There are so many great dogs and cats waiting for loving families to adopt them. Wonderful pets that could be loyal lifelong companions are at local rescue groups and pounds, and they’re eager to see potential adopters.
In the Southeast there are so many more homeless animals than families willing to adopt them. That’s why so many are transported from Georgia to Maine, New York and Connecticut.
Because folks in the Northeast are really conscientious about spaying and neutering animals, they don’t have a surplus of available pets. So their demand for healthy adoptable pets is significant. And because we have an overpopulation issue in the Southeast, we have an abundant supply to offer.
We work really hard to promote homeless animals both locally and nationally in hopes of maximizing their exposure. The more we promote them, the greater the chance an interested family will see them.
Naturally we are thrilled whenever an adoption takes place whether it takes place in Maine or Macon. We celebrate whenever a pet has been saved.
But sometimes, for whatever reason, the adoption doesn’t work out, and the pet is returned to the rescue group. Personally, I can’t think of anything more heartbreaking to the pet than being adopted, believing he’s found a forever family and someone to love only to be returned to a kennel and becoming homeless again.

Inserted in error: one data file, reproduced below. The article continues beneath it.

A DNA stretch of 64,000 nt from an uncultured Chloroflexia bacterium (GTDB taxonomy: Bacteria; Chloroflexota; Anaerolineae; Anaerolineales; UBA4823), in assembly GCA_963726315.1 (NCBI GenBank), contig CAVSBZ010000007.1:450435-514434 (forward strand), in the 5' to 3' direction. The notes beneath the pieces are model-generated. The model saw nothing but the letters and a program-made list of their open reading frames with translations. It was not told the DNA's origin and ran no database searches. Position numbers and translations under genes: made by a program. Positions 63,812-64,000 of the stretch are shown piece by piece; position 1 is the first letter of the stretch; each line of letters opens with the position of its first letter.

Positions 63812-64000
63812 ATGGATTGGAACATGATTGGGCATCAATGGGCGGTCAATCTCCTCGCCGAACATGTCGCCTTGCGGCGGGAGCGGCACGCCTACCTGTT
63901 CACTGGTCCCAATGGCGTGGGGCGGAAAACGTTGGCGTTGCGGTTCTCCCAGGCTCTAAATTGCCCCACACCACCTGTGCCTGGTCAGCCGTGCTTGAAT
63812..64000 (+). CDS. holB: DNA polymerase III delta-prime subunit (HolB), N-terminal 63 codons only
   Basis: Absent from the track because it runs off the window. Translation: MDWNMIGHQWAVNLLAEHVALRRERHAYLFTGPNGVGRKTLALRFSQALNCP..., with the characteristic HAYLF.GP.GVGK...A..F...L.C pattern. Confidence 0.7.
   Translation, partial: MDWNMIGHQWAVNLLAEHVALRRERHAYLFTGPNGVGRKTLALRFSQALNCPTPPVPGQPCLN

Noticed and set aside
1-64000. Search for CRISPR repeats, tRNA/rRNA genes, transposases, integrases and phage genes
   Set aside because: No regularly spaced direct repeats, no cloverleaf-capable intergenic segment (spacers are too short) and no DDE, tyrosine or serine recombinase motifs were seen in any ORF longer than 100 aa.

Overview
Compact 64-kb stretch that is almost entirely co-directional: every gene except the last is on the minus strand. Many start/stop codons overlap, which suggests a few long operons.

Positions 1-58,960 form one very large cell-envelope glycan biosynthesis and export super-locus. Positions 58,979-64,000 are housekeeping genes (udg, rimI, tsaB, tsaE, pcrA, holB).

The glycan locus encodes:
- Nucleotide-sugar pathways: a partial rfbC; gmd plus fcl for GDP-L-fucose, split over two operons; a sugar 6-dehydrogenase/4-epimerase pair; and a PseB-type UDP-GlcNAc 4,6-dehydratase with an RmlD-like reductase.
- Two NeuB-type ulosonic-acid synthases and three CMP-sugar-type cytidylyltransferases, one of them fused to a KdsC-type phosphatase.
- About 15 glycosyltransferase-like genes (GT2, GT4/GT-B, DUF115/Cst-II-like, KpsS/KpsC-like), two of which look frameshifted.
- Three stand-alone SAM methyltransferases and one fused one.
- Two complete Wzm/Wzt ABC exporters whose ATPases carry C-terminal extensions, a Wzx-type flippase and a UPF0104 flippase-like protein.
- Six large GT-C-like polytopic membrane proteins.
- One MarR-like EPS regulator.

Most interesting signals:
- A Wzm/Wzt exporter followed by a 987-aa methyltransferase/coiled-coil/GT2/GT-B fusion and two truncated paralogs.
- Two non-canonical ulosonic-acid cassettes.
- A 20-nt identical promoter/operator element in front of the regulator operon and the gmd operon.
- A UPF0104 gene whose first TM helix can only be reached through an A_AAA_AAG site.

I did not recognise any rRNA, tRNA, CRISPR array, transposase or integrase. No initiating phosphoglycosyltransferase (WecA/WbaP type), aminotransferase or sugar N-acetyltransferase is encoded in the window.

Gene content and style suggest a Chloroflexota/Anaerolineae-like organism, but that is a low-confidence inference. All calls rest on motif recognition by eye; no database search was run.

So why would someone adopt a pet and then decide it’s not going to work out? Well, there could be several reasons, many of which could be prevented if potential adopters simply manage their expectations.
First, before a potential adopter ever looks at a pet, he should analyze his own situation. He should assess the time he has to spend with a new pet and how much space he has. Pets require daily attention, exercise and love.
Then he should determine the type of pet his lifestyle will support. Should he choose a dog or cat or a puppy or kitten? The type and age of a pet makes a huge difference.
The age of the adopter factors into this decision too, since the adopter should have plenty of energy, fabulous health and a long life ahead of him should he choose a puppy or kitten rather than an older dog or cat. But there are plenty of senior pets available as well for older adopters.
Next he should consider his budget. Pets are like children. They require excellent nutrition, regular medical care and preventive medicine. This is expensive.
Finally, the biggest reason for returning a pet is for behavior. Pets should be trained and given time to adjust to their new surroundings. Remember, they are trainable. They shouldn’t be returned because they misbehaved.
Once trained and given a chance, they might just become your most favorite relative in your family.
Send questions to firstname.lastname@example.org. Visit www.acpup.com or see his Facebook page.